April 9, 2001 -- Scientists have long believed schizophrenia to be a disease that lies dormant, waiting for the right set of circumstances to strike its teenage or young adult victims. Whether genetic, biological, or environmental -- or some complex mix -- the precise nature of the early defect remains largely undetermined, although the disease affects some 2 million Americans.
Now researchers believe that a viral remnant long ago incorporated into the genetic makeup of all humans -- like a footprint frozen in the winter snow -- is brought to life in some individuals, leading to a cascade of events that can result in schizophrenia, a mental illness that causes delusions and hallucinations.
And what may be responsible for activating that viral remnant is another infection, say researchers in a report that appears in this week's Proceedings of the National Academy of Sciences.
"Researchers everywhere are interested in the way genes and environmental factors interact in schizophrenia, and among the environmental factors we are interested in are infections," author Robert Yolken, MD, says. "Currently, we can't make recommendations for changes in therapy, but our findings may lead to new ways to treat or prevent schizophrenia."
Yolken, a professor of neurovirology at Johns Hopkins Children's Center in Baltimore, says the footprint they have found lies across what he calls the "borderland between genes and infection."
For the footprint is really a retrovirus -- a virus that carries genetic material found in all human cells. And the particular retrovirus they identified is believed to have infected humans so long ago that it became a part of the very genetic makeup of humans, a bit of dormant "junk" in the human genome.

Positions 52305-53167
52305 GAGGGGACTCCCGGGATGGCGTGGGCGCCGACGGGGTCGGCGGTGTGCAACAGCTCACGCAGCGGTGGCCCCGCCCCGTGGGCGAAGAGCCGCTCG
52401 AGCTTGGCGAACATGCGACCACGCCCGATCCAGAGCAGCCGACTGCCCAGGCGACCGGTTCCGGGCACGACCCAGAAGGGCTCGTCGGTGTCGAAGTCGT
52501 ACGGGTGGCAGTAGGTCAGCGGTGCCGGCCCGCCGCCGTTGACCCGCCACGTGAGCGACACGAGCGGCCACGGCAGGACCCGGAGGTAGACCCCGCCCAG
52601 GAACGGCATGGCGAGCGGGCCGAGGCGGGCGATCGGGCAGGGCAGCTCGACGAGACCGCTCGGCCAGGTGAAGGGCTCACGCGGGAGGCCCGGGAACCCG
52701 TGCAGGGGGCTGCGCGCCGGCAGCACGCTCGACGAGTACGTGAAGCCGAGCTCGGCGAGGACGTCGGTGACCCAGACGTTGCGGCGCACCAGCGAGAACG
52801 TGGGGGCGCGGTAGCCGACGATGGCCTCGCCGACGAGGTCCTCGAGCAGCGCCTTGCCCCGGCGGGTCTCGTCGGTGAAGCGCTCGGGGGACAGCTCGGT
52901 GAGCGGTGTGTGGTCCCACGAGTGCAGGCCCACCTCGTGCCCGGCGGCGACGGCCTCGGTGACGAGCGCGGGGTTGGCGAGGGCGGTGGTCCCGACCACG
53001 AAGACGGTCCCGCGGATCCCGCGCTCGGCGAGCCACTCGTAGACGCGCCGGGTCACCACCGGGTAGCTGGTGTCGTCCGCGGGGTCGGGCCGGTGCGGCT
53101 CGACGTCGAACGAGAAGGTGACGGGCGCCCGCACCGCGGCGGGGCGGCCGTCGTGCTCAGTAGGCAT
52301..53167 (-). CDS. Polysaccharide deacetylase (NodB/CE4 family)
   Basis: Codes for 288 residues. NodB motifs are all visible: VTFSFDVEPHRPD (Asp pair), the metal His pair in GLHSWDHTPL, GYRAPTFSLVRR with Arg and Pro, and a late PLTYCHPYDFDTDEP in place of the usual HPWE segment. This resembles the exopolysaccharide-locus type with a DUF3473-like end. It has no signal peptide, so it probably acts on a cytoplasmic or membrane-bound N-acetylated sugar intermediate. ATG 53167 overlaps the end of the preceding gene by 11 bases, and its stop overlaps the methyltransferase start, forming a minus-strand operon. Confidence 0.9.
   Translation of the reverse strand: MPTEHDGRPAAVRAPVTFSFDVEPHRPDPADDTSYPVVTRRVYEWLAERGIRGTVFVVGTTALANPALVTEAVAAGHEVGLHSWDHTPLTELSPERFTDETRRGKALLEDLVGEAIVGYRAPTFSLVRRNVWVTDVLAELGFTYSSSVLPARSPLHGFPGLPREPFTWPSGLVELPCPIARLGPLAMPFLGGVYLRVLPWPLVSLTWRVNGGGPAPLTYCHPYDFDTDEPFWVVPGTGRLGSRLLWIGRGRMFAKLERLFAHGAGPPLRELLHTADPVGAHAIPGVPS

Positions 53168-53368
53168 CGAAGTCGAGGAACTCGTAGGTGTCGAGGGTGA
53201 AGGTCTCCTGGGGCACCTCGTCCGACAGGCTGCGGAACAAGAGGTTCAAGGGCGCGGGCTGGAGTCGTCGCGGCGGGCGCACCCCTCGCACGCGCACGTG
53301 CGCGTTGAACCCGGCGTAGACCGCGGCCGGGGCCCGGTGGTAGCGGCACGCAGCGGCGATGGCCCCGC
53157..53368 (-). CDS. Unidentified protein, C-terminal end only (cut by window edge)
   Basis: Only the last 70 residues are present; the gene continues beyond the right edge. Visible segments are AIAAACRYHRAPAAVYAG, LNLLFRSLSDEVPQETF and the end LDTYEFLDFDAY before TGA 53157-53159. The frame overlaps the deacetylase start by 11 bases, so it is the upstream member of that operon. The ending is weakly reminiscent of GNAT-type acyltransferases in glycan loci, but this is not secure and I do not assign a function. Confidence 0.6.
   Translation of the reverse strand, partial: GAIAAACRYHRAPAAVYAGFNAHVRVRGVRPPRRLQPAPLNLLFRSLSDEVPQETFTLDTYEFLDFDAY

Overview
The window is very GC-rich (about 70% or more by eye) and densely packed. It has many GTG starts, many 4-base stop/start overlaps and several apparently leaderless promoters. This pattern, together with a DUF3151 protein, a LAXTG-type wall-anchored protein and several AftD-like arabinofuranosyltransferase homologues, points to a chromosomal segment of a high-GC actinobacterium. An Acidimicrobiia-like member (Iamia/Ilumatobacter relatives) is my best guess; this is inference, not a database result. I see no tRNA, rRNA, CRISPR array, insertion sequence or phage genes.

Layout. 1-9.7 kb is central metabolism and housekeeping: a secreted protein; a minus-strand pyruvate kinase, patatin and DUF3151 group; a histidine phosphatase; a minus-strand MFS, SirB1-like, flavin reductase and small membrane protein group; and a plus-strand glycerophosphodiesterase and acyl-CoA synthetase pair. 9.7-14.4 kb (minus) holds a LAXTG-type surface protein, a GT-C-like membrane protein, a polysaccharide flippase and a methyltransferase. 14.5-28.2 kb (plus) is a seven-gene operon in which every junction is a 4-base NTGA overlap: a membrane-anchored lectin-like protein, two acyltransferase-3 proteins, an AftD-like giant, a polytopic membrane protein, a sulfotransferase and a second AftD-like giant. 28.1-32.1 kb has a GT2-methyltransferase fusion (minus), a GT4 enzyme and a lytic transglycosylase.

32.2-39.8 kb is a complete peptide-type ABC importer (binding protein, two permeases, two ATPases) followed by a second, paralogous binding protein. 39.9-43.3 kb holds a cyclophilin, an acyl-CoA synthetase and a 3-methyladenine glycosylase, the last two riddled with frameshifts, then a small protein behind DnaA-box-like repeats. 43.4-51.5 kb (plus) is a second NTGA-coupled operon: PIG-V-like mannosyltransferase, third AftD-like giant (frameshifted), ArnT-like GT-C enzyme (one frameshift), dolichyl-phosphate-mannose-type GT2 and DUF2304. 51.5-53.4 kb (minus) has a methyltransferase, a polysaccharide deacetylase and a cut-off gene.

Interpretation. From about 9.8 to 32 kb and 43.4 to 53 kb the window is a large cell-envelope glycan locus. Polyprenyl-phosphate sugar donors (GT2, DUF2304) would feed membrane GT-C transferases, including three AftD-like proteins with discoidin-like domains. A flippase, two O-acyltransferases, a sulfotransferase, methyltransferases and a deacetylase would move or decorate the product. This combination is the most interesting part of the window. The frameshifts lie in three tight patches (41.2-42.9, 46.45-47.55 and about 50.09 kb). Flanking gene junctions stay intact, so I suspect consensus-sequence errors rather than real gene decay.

Yet, when they looked at the fluid bathing the brains of patients with schizophrenia, they found something remarkable: evidence that the retrovirus had become active.
The activated retrovirus was found in 10 of 35 individuals with intense symptoms of schizophrenia. Yet, in 22 patients with other neurological diseases and 30 individuals with no disease at all, there was no evidence of activation.
While retroviruses can be found in normal human tissue, Yolken writes that "a significant portion of the people with schizophrenia in our study population had active ... retrovirus, whereas individuals without schizophrenia lacked the footprint."
Precisely when the retrovirus is activated, and the exact connection between activation and symptoms of schizophrenia is unknown, the authors say.
It may be activated when the fetus is in the womb by a winter flu or virus caught by a pregnant mother, causing an immediate infection at a critical time when brain cells are forming. Or the reactivated virus may lie in wait for a decade or more before it blooms in the presence of yet another infection in early adolescence or adulthood -- just the time when many patients with schizophrenia first experience symptoms.
"Many of us have become impressed with the realization that infectious agents can get in the central nervous system and sit there for 15 years before they can become active," another author E. Fuller Torrey, MD, tells WebMD. He is director of the Stanley Foundation Research Programs, which helped fund the study.
Both researchers are quick to point out that not all schizophrenia is caused by infection. "My feeling is that schizophrenia is a mixture of diseases, so it is extremely unlikely that either a virus or genes will explain all the cases," Yolken says. "We believe that perhaps 30% of cases may be related to infection."
But he says the findings suggest that doctors may someday be able to treat individuals who are at risk for schizophrenia -- based on their family history or early developmental signs -- with antiviral therapies to keep the retrovirus from becoming active.
Because herpes viruses are known to directly activate retroviruses, Yolken hopes to conduct studies using common antiherpes medications in acute patients to determine if they can improve symptoms of schizophrenia. If the drugs work, they could be used in at-risk patients to forestall retrovirus activation, and thereby prevent schizophrenia, he says.